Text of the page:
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Experts predict myopia, or nearsightedness, will reach epidemic proportions by the end of the decade, with over a third of the world’s population requiring glasses or contact lenses. However, if a team of Israeli ophthalmologists from Jerusalem’s Shaare Zedek Medical Center has their way, the crisis may be averted with special “nanodrops” created to correct refractive errors responsible for nearsightedness (myopia), farsightedness (hyperopia), or blurred vision (astigmatism).
Zeev Zalevsky, professor of electrical engineering and nanophotonics at Bar-Ilan University, who worked on the project, says the procedure requires three simple steps. Prospective patients will begin by using a proprietary smartphone app to measure their eyes’ refractive index. A laser pattern, based on the app’s calculations, will then be created and projected onto the surface of each cornea. The final step will be to put a predetermined number of the drops, which contain “special nanoparticles,” into each eye.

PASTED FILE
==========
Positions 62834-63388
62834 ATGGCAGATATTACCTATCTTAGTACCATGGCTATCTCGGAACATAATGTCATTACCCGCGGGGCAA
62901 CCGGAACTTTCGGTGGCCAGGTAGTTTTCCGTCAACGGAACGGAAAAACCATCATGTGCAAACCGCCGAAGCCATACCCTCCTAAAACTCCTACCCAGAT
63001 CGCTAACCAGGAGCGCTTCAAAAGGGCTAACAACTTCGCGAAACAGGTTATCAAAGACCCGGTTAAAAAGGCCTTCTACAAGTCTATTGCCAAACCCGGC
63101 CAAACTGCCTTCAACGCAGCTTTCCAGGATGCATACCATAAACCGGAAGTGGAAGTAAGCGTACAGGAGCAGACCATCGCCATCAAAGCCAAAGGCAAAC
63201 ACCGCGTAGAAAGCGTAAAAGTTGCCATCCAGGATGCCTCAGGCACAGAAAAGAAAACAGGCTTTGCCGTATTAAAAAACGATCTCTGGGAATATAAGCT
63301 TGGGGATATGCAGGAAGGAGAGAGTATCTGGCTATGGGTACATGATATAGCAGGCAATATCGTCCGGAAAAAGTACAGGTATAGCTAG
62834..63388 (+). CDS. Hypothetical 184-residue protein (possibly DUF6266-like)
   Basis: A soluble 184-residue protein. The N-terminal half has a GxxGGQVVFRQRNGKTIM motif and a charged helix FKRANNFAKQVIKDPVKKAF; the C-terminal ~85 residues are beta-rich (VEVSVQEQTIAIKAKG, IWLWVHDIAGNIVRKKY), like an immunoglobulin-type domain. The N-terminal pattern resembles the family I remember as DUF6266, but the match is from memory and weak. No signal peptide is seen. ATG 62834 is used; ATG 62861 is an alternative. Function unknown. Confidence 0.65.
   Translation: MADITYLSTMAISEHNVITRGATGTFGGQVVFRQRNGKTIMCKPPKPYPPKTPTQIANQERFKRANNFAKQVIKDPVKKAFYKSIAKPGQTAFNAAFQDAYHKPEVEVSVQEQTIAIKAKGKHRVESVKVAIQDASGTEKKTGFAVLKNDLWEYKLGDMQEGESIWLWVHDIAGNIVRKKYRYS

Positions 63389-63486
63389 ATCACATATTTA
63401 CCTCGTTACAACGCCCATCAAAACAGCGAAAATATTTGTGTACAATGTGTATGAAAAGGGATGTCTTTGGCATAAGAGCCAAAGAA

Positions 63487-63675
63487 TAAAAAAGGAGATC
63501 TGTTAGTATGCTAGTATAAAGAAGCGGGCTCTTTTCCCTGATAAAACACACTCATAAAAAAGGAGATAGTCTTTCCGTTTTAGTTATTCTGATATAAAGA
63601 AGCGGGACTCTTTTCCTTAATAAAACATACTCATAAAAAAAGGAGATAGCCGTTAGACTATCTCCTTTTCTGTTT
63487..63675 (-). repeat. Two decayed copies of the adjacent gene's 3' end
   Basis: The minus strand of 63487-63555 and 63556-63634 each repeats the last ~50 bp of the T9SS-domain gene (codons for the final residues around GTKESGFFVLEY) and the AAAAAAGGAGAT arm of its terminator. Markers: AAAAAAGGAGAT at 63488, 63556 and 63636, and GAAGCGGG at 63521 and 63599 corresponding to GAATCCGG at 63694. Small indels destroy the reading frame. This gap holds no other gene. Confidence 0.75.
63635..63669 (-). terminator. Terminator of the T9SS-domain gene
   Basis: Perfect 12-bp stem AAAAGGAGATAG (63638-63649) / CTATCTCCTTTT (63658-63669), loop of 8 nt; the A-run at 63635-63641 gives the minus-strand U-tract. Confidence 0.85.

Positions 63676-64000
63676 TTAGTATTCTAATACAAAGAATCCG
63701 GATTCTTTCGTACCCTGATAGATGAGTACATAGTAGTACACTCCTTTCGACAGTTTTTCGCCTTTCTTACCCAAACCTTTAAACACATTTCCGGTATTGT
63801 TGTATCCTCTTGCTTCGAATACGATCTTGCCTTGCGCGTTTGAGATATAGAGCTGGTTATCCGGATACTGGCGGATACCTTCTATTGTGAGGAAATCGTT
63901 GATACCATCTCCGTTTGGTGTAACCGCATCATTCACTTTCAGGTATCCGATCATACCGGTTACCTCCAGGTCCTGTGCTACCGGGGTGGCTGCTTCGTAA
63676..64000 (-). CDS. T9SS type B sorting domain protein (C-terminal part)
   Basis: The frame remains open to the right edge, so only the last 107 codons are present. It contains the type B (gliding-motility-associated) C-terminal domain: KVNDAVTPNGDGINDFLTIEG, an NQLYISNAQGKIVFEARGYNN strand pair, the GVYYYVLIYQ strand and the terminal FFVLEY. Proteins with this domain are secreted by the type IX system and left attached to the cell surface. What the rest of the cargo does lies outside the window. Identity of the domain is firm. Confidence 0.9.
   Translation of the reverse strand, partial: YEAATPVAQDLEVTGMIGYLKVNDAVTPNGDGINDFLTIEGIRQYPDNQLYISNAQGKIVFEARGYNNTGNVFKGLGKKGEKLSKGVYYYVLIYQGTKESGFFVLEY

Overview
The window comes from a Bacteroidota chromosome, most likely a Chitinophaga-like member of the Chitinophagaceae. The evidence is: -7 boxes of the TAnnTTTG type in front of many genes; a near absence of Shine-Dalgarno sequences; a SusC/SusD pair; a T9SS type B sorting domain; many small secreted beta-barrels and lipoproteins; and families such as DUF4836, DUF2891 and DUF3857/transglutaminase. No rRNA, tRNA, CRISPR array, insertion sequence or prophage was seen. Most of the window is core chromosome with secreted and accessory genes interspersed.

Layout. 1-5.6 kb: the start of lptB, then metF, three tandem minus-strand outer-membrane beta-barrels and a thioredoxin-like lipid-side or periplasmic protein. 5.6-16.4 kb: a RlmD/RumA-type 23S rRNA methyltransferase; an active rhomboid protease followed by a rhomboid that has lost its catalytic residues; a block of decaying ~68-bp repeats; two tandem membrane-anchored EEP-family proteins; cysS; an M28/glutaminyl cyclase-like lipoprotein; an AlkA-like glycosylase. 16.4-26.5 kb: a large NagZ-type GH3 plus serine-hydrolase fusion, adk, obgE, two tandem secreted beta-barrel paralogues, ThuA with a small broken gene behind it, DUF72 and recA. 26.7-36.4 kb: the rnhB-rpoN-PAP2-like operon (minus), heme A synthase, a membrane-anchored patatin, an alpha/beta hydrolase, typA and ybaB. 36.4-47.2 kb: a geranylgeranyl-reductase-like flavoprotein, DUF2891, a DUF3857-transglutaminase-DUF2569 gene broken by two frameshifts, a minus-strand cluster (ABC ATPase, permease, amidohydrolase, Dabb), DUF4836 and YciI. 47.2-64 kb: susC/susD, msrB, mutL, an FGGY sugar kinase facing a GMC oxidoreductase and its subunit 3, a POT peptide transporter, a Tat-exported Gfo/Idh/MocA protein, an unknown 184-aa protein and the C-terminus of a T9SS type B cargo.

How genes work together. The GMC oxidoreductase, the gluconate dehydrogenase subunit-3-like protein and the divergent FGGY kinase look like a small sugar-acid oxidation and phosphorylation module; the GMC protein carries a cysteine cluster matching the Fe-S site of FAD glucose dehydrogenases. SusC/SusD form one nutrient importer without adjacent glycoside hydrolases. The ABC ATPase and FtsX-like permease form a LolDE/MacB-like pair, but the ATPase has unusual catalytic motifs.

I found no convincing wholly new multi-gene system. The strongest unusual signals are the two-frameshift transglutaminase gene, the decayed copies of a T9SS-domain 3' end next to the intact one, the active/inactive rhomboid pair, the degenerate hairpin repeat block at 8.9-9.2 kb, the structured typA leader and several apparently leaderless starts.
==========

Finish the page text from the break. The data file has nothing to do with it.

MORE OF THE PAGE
The researcher explains, “These nanoparticles go into the shallow ablated [laser] patterns generated on the surface of the cornea and change the refraction index inside of those patterns. This corrects the visual problem the user has.” The best part is, the procedure can be conducted at home without the presence of a medical doctor. Team leader Dr. David Smadja, asserts the technique is far less painful and invasive than laser surgery, which corrects refractive errors by extracting a portion of the cornea.
While Smadja who unveiled the nanodrops on February 21, 2018 at Shaare Zedek’s second biennial research day, calls the procedure “a new concept for correcting refractory problems,” the treatment has thus far only been successfully tested on pigs. The team, which hopes to start human trials soon, believes it will take at least two years before the revolutionary eye drops will be available on the market. In addition to ensuring they are safe and effective for humans, the researchers still have to determine the dosage needed to correct the different conditions and also, how frequently the treatment will have to be administered to keep the patient’s eyesight sharp.
Researchers say the rise in myopia in kids can be attributed to the increasingly large amount of time spent on computers and phones. Studies have proven that just two to three hours of daily sunshine exposure can reduce vision-related issues dramatically. So set aside your digital devices and head out for a bike ride, run, or stroll. It will not only help you see better, but also make you healthier!